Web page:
By writing these articles, throwing out quips on social media, and running the odd promotion on Amazon. I probably should emphasize my books more but I’d rather make friends and have a few laughs in between paragraphs and lines of dialog.

I’m not going to tell anyone how they should write or how to put their work out there. I’m still learning myself and it would be the height of Ego for me to suggest that what I do works for everyone. Thanks for allowing me to bare my soul today. 🙂


37 thoughts on “The Other Side of Writing: Promoting

  1. You’re not looking to get rich quickly. You are eager, thirsting to have someone share your thoughts/imagination. You don’t mind interaction but would rather do it on a smaller scale than a big “signing” session with cameras and agents, right?

    Labeling oneself as an entertainer sounds a bit “skeevy.” That sounds like a dollars and cents label. I am not sure how to label myself. Yes, I like to entertain…and be entertained. I am not a social person, not much of an extrovert. But, I like a good chat with people that make me comfortable.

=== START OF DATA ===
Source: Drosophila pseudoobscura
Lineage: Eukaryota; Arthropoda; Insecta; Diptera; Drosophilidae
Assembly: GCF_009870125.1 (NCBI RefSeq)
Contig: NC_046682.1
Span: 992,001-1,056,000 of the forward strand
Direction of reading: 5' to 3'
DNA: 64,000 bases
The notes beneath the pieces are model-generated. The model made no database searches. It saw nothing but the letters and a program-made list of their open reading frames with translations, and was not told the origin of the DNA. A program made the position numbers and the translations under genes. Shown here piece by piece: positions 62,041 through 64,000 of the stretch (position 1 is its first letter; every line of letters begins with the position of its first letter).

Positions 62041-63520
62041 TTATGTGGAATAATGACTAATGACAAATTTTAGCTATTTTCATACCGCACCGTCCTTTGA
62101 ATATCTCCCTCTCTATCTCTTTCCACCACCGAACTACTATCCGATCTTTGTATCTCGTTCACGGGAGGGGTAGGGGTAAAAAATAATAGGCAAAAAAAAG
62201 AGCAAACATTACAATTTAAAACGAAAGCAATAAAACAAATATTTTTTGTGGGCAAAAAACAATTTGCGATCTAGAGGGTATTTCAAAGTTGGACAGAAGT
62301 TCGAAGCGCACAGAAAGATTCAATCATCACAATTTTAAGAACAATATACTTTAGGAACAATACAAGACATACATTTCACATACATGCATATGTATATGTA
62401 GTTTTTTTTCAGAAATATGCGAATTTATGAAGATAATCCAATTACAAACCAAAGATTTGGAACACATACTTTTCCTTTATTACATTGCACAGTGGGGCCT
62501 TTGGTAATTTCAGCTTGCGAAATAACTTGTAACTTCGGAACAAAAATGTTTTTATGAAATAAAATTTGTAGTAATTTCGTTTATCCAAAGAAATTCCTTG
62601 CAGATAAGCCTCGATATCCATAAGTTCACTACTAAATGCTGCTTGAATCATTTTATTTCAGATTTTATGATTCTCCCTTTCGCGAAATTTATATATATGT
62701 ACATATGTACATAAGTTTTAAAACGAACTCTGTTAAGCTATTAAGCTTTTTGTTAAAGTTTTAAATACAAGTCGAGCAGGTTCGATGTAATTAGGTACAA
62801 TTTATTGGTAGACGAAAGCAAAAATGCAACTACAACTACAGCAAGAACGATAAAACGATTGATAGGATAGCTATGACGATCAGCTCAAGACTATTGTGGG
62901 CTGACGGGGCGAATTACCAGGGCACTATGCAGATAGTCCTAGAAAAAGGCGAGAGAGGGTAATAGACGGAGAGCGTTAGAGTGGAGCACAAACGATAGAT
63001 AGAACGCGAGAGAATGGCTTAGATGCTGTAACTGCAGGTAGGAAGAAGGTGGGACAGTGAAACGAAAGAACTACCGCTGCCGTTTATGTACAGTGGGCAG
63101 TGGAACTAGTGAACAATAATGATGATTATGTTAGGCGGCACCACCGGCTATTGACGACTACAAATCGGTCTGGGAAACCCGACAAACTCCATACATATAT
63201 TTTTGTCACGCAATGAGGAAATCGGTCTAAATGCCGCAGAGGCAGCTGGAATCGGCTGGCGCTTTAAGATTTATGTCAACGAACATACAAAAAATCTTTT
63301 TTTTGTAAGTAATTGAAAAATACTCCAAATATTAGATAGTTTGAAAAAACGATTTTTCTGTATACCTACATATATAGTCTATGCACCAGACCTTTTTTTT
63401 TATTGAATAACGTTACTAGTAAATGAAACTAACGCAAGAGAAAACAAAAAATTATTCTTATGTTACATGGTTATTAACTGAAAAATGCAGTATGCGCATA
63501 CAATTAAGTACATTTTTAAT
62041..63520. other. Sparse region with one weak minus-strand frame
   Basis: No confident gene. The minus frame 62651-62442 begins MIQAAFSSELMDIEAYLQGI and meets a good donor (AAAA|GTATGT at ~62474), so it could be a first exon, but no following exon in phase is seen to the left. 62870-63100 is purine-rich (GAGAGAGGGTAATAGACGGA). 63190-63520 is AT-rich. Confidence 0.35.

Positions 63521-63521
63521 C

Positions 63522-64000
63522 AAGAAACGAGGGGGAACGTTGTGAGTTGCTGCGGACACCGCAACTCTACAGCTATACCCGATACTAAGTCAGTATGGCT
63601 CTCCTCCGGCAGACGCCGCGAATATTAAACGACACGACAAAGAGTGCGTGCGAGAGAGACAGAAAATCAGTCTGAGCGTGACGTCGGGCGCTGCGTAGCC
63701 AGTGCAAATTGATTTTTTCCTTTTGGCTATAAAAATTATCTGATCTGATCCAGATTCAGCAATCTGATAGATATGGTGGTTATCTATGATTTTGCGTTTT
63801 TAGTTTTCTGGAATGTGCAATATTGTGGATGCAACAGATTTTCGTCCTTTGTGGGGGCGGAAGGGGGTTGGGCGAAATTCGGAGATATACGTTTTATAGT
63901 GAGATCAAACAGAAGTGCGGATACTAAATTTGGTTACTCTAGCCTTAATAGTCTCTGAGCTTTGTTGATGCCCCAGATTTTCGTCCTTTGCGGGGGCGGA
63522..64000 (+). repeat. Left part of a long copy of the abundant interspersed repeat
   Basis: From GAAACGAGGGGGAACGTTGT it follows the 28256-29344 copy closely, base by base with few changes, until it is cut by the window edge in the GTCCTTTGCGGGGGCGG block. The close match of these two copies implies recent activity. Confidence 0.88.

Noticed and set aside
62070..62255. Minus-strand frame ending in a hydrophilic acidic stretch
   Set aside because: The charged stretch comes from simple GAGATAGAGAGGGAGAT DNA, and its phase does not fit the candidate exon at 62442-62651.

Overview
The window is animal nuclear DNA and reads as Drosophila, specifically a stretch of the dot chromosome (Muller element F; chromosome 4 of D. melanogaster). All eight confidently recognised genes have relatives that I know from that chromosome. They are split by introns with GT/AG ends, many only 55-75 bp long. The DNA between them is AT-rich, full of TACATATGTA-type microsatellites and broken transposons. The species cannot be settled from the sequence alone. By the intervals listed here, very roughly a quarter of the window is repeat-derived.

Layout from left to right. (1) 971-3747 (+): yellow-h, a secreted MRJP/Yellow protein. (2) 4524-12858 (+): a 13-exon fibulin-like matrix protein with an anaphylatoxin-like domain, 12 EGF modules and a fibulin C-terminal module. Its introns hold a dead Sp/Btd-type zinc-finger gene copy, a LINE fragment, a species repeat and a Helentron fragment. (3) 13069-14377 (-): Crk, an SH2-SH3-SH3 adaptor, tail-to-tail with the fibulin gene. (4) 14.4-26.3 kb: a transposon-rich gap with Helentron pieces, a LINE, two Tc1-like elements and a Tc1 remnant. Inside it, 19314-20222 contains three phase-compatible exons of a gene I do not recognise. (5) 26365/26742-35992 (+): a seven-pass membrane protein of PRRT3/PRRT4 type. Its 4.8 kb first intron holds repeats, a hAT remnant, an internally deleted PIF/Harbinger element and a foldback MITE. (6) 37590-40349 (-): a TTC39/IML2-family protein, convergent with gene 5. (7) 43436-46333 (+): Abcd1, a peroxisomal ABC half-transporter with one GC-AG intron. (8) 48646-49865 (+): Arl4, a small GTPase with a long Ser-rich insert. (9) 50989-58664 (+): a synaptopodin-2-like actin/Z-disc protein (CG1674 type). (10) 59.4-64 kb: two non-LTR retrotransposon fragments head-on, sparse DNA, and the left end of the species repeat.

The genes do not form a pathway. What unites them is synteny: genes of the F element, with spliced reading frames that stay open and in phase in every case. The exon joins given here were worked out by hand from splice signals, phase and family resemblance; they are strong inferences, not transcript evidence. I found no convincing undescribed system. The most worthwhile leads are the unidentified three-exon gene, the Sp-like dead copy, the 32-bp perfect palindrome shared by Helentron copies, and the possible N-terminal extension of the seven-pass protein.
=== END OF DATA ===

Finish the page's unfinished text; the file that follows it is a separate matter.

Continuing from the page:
So many sources say, “Sell yourself.” I prefer to let my output do that than think of ways that acquire the approval of others like dogs jumping through hoops. I am not Ooboo. I am me. What am I? I’ll get back to you on that. It changes from time to time.

    Liked by 1 person

    • I couldn’t agree more. I don’t write in hopes of fame and fortune. I do it because I love it. I didn’t intend the “entertainer” thing to be anything other than entertaining others. You definitely gave me something to think about. Thanks. 🙂